Culture

LGBTQ+ History Without Liveliness is Like a Bernice Bing Painting Without Emotion

LGBTQ+ History Month was started in 1994 by Rodney Wilson, a Missouri teacher who wished to celebrate and spread awareness of LGBTQ+ history and accomplishments. It is distinct from June’s Pride Month, which celebrates LGBTQIA2S+ people past and present, as well as LGBTQIA2S+ activism. LGBTQ+ History month typically engages with LGBTQ+ history and teaching through its annual list of 31 LGBTQ+ leaders, or “Icons,” from various points in history. Reading the biographies of these “icons” made me think about the ways in which LGBTQIA2S+ history is simultaneously comprised of communal and personal histories.

A (Surgical) Cut Above the Rest: A Retrospective on the Castrato

For any cool, modern champion of informed consent and bodily autonomy, there is perhaps no obsolete Western musical practice quite so untenable as the making of a castrato. The castrati (castrato in singular form) were singers surgically castrated prior to puberty and commonly associated with opera. The castration served to maintain the high vocal register present prior to some sexual maturation processes contingent on increased testosterone levels. One instinctive response to the past existence of castrati is revulsion. After all, many of us are understandably very sensitive about our genitals. But, despite the testicular anxieties the castrato figure evokes, castrati remain a fascinating case study for the cultural and sonic nuances of their era of European music.

Euphoria: Uncommon, but not Unreal

HBO’s Euphoria is one of the most highly discussed and popular TV shows currently airing. The cinematography, editing, music, screenwriting, and acting have all been praised to no end—and often for good reason. At the same time, the show has received its fair share of backlash due to the ages of its characters depicted (anywhere from sixteen to eighteen years old—high schoolers) in connection with the glorification of drug use, the oversexualization of underage women characters, and its sensationalized violence.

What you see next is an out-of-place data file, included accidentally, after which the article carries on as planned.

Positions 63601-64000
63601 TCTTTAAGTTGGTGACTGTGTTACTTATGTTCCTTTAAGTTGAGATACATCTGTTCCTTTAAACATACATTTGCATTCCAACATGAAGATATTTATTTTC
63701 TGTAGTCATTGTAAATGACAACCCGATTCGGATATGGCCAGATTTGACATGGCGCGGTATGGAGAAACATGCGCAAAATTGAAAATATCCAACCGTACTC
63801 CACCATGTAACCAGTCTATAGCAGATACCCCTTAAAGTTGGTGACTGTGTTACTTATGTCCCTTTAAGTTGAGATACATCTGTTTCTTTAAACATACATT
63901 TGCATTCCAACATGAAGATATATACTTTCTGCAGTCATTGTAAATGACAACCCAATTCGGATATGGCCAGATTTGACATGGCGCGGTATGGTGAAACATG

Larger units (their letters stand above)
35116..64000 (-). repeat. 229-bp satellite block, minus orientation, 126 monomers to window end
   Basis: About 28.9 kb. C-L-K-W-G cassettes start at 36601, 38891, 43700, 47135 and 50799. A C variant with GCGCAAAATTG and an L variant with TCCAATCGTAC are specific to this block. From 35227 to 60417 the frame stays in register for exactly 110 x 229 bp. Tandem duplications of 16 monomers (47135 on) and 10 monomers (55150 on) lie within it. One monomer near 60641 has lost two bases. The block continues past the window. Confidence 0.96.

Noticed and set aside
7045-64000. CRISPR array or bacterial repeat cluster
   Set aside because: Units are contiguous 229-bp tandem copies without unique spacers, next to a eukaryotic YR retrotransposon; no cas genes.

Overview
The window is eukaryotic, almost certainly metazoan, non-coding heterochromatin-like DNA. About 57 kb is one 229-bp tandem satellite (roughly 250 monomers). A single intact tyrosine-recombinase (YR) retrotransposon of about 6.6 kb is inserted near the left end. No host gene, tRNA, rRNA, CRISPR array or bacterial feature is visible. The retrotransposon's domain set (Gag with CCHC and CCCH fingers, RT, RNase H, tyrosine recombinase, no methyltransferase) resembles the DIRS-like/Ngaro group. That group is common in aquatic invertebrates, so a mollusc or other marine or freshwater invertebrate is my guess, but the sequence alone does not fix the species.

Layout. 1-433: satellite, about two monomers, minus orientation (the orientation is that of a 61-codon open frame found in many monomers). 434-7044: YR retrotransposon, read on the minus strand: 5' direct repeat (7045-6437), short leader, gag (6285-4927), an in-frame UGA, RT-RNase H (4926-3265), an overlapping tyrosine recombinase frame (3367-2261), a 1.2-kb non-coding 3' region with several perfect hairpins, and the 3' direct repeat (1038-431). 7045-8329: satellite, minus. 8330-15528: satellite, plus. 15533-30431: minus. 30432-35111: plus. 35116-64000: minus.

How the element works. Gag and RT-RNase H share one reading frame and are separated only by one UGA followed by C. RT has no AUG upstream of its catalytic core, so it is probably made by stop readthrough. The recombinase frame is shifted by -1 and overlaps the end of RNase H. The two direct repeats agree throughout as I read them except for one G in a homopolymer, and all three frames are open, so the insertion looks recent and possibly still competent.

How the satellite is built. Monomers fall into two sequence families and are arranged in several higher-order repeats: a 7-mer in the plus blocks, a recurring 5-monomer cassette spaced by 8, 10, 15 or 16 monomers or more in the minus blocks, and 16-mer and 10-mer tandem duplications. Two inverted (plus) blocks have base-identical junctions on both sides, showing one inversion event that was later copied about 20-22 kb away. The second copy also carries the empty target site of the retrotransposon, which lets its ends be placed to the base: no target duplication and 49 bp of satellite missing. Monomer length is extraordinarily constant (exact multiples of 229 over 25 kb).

Living in a Material World: The Vanishing of Print Journalism and Its Effects on Culture

Living in a Material World: The Vanishing of Print Journalism and Its Effects on Culture

The newspaper is a fascinating cultural object. The newspaper, in the exceedingly recent past, epitomized the dynamism of modern life. From the time of its invention, mechanized produc-tion was thought to enable the stripping of the senses and the speeding-up of time. The newspaper was an emblem of fast-paced modern life. That the newspaper is now a symbol of the past proves just how fast time has moved. To think of the newspaper now is to think of nostalgia.

The Phenomenon of “That Girl”

The Phenomenon of “That Girl”

(TW: Discussion of eating disorders and restrictive eating)

This morning, I woke up at noon. Really, it was an accident; I hadn’t even gone to bed that late. I rolled over to grab my phone off the charger, and for some reason opened TikTok. I would not recommend this to be your first visual interaction in the morning. Immediately, I was served with your typical, bright-pastel, cheery music “Morning in the Life.” A beautiful woman, probably younger than I, waking up at 6am to immediately begin her beachside yoga routine, followed by an extensive skin care routine, lots of lemon water, and a five mile run.